If you watch an American comedy you’re probably listening to the dead

We’re all familiar with American sitcoms that are packed full of laughter – Friends, Big Bang Theory and Will & Grace to name a few.

These infectious laughs have a few aliases, known as laughing tracks, sweetened laughter or even canned laughter.

Its origin can be traced back to when Bing Crosby realised that by utilising sound engineering, he could pre-record shows and still sound as though he was entertaining live audiences.

When TV required multiple takes from differing camera angles and each take was accompanied by the sound of audience laughter, this became a problem.

The turning point for the industry came when sound engineer, Charles Douglass, created the ‘Laff Box’ in 1950.

Each key of the typewriter-esque machine was connected to the sound of laughter that had been taped, totalling 320 different laughter options.

Bing Crosby utilised the power of sound engineering
Much of this laughter was taped from early 1950s comedy, The Red Skelton Show, as it often featured dialogue-free mime sketches. This means that in many American shows and sitcoms, the laughter is often from 1950s recordings, so most of those laughs are likely to belong to people who are now dead.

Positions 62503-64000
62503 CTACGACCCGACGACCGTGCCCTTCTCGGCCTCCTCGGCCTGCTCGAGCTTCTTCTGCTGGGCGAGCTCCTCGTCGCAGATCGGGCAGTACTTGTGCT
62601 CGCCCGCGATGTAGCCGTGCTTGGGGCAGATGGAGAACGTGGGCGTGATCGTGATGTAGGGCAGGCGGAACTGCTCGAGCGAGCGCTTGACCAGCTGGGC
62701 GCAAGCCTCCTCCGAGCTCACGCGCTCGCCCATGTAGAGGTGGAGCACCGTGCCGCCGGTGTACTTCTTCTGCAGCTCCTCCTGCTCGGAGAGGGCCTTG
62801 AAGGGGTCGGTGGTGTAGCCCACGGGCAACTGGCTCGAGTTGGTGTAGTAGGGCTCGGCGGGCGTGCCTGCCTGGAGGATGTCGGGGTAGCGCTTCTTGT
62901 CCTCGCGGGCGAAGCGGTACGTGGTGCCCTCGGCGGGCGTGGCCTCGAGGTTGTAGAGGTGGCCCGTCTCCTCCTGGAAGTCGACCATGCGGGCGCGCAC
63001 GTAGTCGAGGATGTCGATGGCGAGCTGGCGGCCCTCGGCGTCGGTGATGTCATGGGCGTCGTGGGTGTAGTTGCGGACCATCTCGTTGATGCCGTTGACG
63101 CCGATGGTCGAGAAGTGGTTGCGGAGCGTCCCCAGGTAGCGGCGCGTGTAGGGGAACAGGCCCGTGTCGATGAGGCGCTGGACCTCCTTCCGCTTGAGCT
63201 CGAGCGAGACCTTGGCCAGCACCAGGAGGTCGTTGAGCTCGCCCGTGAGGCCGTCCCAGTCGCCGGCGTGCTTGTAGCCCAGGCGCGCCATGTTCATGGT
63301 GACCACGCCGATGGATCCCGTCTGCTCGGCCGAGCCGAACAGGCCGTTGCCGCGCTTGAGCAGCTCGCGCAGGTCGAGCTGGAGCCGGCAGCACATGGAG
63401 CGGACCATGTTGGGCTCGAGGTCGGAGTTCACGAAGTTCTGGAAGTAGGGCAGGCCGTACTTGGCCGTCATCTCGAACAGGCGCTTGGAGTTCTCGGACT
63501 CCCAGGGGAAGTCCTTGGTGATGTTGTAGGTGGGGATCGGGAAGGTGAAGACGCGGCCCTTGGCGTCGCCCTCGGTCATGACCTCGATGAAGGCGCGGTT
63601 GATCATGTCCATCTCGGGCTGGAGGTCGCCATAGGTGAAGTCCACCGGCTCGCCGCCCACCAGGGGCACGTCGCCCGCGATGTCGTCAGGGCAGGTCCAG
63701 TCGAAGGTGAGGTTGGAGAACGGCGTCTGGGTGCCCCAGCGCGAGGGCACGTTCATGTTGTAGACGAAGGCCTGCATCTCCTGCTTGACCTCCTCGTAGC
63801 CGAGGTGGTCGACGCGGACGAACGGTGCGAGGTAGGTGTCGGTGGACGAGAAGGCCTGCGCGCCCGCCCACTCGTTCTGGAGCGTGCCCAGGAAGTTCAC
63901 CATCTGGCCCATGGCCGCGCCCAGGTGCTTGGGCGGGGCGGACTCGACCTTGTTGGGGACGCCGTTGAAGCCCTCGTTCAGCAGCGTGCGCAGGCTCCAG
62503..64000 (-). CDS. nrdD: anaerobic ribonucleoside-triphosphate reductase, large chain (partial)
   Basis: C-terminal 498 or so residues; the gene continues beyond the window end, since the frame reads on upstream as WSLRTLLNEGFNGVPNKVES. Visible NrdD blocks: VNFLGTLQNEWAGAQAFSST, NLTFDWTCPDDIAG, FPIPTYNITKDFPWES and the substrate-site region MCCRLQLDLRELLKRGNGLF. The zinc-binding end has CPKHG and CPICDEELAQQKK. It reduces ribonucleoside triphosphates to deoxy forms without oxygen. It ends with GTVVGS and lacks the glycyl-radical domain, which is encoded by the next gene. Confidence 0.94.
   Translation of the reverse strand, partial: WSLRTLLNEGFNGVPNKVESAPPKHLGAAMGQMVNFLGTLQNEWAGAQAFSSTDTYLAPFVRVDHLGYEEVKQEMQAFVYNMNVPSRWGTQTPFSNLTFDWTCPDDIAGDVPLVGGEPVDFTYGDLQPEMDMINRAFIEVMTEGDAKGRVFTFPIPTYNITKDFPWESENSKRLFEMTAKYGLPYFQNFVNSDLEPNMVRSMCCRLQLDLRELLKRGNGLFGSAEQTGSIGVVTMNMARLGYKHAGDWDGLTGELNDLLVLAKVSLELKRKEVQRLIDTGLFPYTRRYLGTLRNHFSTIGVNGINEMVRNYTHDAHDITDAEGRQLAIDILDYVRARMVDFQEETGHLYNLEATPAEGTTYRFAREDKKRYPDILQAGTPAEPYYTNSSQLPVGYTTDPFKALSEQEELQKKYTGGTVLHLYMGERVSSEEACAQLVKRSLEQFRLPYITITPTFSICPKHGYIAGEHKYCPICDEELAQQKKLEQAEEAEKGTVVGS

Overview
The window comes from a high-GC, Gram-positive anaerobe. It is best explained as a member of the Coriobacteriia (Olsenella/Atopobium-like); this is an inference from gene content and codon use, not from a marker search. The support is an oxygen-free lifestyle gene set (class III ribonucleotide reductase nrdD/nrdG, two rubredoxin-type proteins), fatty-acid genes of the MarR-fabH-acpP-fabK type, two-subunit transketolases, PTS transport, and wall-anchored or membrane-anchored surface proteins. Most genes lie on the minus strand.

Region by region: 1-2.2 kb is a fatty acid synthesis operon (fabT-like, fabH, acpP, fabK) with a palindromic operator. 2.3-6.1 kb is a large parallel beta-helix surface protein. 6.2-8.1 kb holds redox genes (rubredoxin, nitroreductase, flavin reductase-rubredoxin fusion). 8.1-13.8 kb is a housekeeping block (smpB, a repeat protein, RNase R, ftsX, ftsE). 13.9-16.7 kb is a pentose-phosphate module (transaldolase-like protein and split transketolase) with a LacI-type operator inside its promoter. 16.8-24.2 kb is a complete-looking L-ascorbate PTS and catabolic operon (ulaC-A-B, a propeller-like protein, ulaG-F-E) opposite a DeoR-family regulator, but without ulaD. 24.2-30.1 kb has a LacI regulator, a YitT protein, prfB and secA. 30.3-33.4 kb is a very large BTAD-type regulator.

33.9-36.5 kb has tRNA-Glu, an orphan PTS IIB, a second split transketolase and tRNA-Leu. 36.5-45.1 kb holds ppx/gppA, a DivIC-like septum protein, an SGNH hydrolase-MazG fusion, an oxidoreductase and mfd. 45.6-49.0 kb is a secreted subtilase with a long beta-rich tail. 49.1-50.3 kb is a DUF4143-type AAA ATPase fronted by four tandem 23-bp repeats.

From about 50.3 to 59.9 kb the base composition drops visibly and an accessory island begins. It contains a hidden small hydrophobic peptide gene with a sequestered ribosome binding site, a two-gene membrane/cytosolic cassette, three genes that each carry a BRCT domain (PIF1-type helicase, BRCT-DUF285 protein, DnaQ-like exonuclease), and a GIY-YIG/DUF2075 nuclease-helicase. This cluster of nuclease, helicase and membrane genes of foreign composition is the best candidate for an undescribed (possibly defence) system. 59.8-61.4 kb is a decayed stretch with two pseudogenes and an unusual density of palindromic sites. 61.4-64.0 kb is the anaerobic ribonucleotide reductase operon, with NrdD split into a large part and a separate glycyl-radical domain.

Author Chuck Palahniuk discussed this strange posthumous phenomenon in his 2002 novel, Lullaby, writing: “Most of the laugh tracks on television were recorded in the early 1950s. These days, most of the people you hear laughing are dead.”

If that wasn’t eerie enough, the chortling of now mostly deceased audience members continued to be used across America for decades because Douglass had a monopoly with this trademark technology.

Its popularity only grew during the years because TV executives believed that it would make sitcoms appear to be funnier.

This monopoly, although still prevalent, began to show signs of breaking down from the 1970s as other sound engineers began to learn how to play the audience too, creating their own reels.

In later years, the laughter became more subtle in nature than Douglass’ recorded sounds and it became more common for TV shows to be filmed in front of a live studio audience.

As time has passed, laughing tracks appear to be gradually becoming a thing of the past. Just think of the comedic success of both the US and UK version of The Office, New Girl and Brooklyn 99 – all absent of a pre-recorded reel of laughter.

Now, YouTube videos showing clips from popular shows like Big Bang Theory without the use of canned laughter often go viral, mostly due to the ‘awkwardness’ of the scene as well as the realisation that some of the jokes just aren’t that funny, when laughter tracks would traditionally lead us to believe that they are funnier than they really are.

One example is a YouTube video with an impressive 11 million views, simply titled ‘”Friends”: Ross Geller without laugh track = psychopath’. The video details exactly that, a number of gags from the character, Ross, that appear to be almost inappropriate and a little bit strange without the injected laughter.

If however, you do find yourself watching an older American sitcom complete with sweetened laughter, see for yourself if the thought that most of the people you hear laughing are dead, ruins the joke for you.